Kristina Hunter, AKA arthousewife, is back on the blog to share her go-to tips for creating designs that look like you’ve spent hours meticulously cutting out paper shapes. Did we mention you can do it all from the comfort of your couch and you don’t have to bust out the scissors and craft paper? Win-win! Using a community-favorite combo—an iPad and Procreate—Kristina will show you just how easy it is to create this growing design trend.

Kristina: Have you noticed the cut-paper style popping up in art and illustrations these days? Perhaps it’s a rebellion against perfectly smooth vector-based art that has been popular for awhile? Regardless of the reason, I love it for its raw, choppy and organic feel, and it blends well with mid-century modern design (my personal fave!)

I like to create cut paper designs digitally. Obviously it’s possible to create a pattern from actual paper or other design programs, but I prefer the iPad and app Procreate. They are portable and easy to use, and I love the endless effects I can add to my digital art, like multiple textures, colors and pops of white. 

Pretty in Purple Ditsy and Dino I Scream Party are two cut paper design examples that you can find in Kristina's Spoonflower shop. | Spoonflower Blog
Pretty in Purple Ditsy and Dino I Scream Party are two cut-paper design examples you can find in Kristina’s Spoonflower shop.

To me, what distinguishes a cut-paper look is hard, imperfect edges. When I first tried to recreate the look in Procreate, I used brushes, but none of them ever seemed to have the crisp edges that I was looking for. Eventually, though, I discovered the selection tool.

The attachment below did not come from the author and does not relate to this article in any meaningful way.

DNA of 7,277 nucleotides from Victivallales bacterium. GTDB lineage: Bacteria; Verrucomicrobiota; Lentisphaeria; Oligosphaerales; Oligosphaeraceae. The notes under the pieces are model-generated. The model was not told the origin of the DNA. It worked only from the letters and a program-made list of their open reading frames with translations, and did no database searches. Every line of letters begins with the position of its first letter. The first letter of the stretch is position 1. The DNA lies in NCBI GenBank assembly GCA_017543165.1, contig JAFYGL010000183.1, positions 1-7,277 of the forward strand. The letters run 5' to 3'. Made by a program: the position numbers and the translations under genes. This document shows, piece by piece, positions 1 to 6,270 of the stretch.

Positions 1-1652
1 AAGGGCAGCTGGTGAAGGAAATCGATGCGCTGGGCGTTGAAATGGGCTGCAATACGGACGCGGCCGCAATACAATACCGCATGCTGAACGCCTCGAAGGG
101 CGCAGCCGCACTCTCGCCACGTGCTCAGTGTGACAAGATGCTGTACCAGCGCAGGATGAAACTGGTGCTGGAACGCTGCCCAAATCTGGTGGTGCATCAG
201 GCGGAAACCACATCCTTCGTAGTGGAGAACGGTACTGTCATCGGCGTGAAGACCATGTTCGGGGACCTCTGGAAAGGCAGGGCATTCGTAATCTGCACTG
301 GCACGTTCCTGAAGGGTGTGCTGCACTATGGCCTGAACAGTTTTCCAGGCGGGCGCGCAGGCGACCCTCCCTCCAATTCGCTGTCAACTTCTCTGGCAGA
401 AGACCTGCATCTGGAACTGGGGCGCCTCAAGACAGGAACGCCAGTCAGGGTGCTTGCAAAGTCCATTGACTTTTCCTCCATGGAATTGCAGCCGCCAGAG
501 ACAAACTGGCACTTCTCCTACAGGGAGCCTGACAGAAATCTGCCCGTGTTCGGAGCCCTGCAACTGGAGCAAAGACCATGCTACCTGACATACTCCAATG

Need a little inspiration before we get started? Check out this collection featuring my favorite cut-paper patterns on Spoonflower.

Cut-Paper inspiration | Spoonflower Blog

How to Create Paper-Cut Illustrations in Procreate

1. Start by creating a new artboard in Procreate. Be sure that it is big enough that you won’t need to enlarge your design, because that can distort the edges of your objects. I like to create a 10×10 inch or larger artboard set to at least 150 dpi.

2. Choose the Selection Tool from your top toolbar and start drawing your shape. 

Designer’s TipThe Selection Tool works differently than brushes. A shape starts from the first mark on the artboard, and ends at that first mark. Play around with the feature to get the hang of it. 

3. When your shape is complete, the outline will disappear and light grey diagonal lines will appear around the area you outlined. Choose a color from the Color Picker, and drag it into area without the lines. There you go, a cut paper shape! Click on the Selection tool again to exit out of selection mode.

Designer’s Tip: Cut-paper motifs can be crisp and clean or super bumpy. If you like super straight lines, while using the Selection tool, pick up your pencil and drop it down in the direction you want your line to follow. No bumps at all!

4. Select the Eraser Tool to fix any wobbly bits that you don’t like.

Designer’s Tip: My favorite pen to use for erasing is the technical pen, at a fairly small size.  

5. Add additional objects, textures, and colors. 

6. Yay, you’ve done it!

If you’d like, you can now turn your cut-paper elements into a repeating pattern for your Spoonflower shop with this helpful tutorial.

Trying out this tutorial? Be sure to tag @arthousewife and @spoonflower on Instagram so we can see your cut-paper designs!

About the Guest Author

Designer Arthouse Wife | Spoonflower Blog

Kristina Hunter is an artistic housewife living outside of New York City with her husband, two young boys, two cats, and one dog. When she’s not house-wifing, you will find her in her studio, designing patterns for her Spoonflower shop, painting, and sewing. You can find her on Instagram at @arthousewife or at her website, Arthousewife.